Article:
This development is designed to triple the company’s curcumin capacity and maximise its efficiency and output, and at the same time reduce waste.
The company has been capitalising on the curcumin market, the value of which is expected to reach US$84.3m by 2022.
Arjuna began work on the new turmeric extract plant in August last year, with commercial production to begin this month.
Chairman and MD PJ Kunjachan said, “Buyers of curcumin extracts have become acutely aware of possible contamination in turmeric extract formulations. The new plant is (fully) automated and ready to meet the growing demand for this well-researched, healthful ingredient.”
Depending on the variety, turmeric crops typically need six to nine months before they are ready for harvest. At maturity, their leaves yellow, fade and wither, whereupon maximum rhizome yield and dry rhizomes are obtained. At harvest, the stems and leaves are cut close to the ground to maximise the vegetative material collected.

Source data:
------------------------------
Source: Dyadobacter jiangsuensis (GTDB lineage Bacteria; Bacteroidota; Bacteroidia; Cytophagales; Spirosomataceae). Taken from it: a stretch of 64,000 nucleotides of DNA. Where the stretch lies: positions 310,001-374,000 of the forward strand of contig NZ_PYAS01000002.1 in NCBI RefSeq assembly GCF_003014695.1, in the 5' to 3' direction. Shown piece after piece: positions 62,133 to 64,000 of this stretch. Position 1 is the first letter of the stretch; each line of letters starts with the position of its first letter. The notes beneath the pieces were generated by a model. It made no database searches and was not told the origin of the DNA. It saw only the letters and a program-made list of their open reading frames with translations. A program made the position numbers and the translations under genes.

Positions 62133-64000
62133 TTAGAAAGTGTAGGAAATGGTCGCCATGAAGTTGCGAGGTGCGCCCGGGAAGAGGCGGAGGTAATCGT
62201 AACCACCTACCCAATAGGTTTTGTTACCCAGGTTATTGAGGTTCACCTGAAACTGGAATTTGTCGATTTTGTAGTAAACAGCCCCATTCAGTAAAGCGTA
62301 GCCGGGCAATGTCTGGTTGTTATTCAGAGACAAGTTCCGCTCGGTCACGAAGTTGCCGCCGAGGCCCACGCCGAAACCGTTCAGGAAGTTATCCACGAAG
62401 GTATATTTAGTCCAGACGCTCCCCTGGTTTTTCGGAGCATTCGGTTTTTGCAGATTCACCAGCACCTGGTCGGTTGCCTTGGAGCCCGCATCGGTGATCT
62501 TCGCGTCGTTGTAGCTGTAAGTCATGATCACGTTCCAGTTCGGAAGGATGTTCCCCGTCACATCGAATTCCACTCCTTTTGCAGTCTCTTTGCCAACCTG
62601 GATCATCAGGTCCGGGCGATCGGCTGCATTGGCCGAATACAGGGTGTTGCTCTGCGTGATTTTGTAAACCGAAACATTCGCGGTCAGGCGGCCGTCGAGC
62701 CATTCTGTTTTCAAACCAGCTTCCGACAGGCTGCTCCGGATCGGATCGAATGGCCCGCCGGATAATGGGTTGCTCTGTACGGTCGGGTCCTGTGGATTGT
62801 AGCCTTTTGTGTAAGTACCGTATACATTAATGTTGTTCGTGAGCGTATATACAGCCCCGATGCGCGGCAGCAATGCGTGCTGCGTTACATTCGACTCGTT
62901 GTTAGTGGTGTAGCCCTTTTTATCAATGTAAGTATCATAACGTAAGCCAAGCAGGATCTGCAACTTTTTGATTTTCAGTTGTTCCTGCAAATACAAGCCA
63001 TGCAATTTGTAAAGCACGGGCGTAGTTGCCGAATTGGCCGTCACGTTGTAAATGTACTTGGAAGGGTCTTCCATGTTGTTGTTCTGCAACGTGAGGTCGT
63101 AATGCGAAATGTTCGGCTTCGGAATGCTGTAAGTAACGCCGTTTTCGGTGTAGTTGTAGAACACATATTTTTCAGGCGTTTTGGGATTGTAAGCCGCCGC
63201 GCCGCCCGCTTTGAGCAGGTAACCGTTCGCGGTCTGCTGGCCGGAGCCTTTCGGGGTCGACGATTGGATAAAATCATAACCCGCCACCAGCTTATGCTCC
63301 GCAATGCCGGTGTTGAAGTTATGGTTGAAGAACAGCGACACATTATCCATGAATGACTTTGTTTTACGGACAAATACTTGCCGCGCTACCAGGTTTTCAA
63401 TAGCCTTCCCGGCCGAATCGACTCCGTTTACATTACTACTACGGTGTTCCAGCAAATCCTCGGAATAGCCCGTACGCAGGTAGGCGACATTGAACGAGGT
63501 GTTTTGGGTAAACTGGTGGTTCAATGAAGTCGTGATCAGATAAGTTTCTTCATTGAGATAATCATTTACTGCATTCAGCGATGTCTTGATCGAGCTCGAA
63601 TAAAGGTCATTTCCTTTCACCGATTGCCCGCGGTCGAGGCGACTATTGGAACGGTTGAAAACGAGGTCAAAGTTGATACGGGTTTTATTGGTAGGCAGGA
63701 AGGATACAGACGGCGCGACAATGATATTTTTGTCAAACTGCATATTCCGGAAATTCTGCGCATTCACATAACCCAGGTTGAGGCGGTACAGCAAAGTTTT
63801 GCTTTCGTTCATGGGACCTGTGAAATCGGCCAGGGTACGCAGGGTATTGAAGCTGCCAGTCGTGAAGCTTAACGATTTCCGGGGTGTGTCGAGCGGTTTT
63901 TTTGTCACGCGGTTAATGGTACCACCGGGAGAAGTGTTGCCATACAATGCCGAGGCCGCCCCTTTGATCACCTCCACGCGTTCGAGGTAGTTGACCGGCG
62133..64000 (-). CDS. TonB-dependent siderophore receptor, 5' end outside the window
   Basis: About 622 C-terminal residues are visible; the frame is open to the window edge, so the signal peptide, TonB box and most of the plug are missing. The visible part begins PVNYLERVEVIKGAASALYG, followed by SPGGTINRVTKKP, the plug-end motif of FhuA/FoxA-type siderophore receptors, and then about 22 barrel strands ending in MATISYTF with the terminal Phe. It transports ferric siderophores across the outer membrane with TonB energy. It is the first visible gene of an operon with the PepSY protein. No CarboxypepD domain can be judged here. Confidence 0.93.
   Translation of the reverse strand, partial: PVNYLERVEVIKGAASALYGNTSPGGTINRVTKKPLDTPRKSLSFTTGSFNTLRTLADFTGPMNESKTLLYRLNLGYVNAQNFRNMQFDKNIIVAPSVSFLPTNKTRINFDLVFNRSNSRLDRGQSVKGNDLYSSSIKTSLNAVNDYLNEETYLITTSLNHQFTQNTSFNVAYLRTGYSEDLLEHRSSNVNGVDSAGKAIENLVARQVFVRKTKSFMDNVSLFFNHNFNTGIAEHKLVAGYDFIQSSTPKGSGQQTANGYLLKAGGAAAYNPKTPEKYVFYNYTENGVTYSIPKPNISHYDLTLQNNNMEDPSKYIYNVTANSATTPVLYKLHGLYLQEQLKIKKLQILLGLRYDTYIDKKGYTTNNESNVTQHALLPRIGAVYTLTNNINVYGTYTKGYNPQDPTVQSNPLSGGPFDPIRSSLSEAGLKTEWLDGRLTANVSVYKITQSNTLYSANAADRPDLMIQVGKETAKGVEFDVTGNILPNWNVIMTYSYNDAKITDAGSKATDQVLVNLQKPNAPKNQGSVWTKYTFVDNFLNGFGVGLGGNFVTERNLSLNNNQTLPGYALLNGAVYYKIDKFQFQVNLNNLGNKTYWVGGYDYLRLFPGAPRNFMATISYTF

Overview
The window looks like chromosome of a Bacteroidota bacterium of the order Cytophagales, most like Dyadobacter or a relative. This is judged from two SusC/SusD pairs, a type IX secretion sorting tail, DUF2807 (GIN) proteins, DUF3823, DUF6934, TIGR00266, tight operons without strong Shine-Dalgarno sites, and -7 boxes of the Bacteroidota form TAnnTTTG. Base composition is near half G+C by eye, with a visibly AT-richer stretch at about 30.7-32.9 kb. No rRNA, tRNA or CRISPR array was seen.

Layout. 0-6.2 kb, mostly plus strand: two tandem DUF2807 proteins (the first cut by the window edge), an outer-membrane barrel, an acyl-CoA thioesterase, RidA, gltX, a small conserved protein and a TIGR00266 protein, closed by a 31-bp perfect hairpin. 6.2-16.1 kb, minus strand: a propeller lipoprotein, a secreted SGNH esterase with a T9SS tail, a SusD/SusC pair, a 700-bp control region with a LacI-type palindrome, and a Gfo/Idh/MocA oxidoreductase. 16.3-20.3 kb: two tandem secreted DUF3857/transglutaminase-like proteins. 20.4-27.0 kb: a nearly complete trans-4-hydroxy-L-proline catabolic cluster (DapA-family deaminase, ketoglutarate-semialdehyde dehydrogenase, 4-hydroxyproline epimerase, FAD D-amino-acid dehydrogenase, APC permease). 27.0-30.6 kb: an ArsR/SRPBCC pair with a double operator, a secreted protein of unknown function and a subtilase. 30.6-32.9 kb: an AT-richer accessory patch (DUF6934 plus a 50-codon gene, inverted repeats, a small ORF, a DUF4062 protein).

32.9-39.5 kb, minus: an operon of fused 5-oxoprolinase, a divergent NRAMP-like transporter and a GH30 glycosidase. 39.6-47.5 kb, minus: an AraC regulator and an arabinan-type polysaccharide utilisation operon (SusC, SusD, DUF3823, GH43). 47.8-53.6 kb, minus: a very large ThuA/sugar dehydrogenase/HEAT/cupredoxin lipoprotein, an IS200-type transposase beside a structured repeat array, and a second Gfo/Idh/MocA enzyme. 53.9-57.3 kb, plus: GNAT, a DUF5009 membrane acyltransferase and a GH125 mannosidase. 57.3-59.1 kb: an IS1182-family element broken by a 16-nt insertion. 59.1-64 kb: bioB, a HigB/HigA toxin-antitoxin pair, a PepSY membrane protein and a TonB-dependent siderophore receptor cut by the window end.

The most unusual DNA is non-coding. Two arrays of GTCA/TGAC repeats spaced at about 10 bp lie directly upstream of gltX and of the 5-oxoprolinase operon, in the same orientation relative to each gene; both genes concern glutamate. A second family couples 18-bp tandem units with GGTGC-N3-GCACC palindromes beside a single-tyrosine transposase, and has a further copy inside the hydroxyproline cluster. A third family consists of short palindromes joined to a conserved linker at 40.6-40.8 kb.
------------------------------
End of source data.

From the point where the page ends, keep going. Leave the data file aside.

As each rhizome is manually removed, the fields are irrigated in advance to make the harvesting process quicker and easier. The turmeric rhizomes are then cleaned, and ‘fingers’ of turmeric are separated from mother rhizomes.
Arjuna's US associate, DolCas Biotech LLC, recently received self-affirmed GRAS status for the BCM-95 turmeric extract.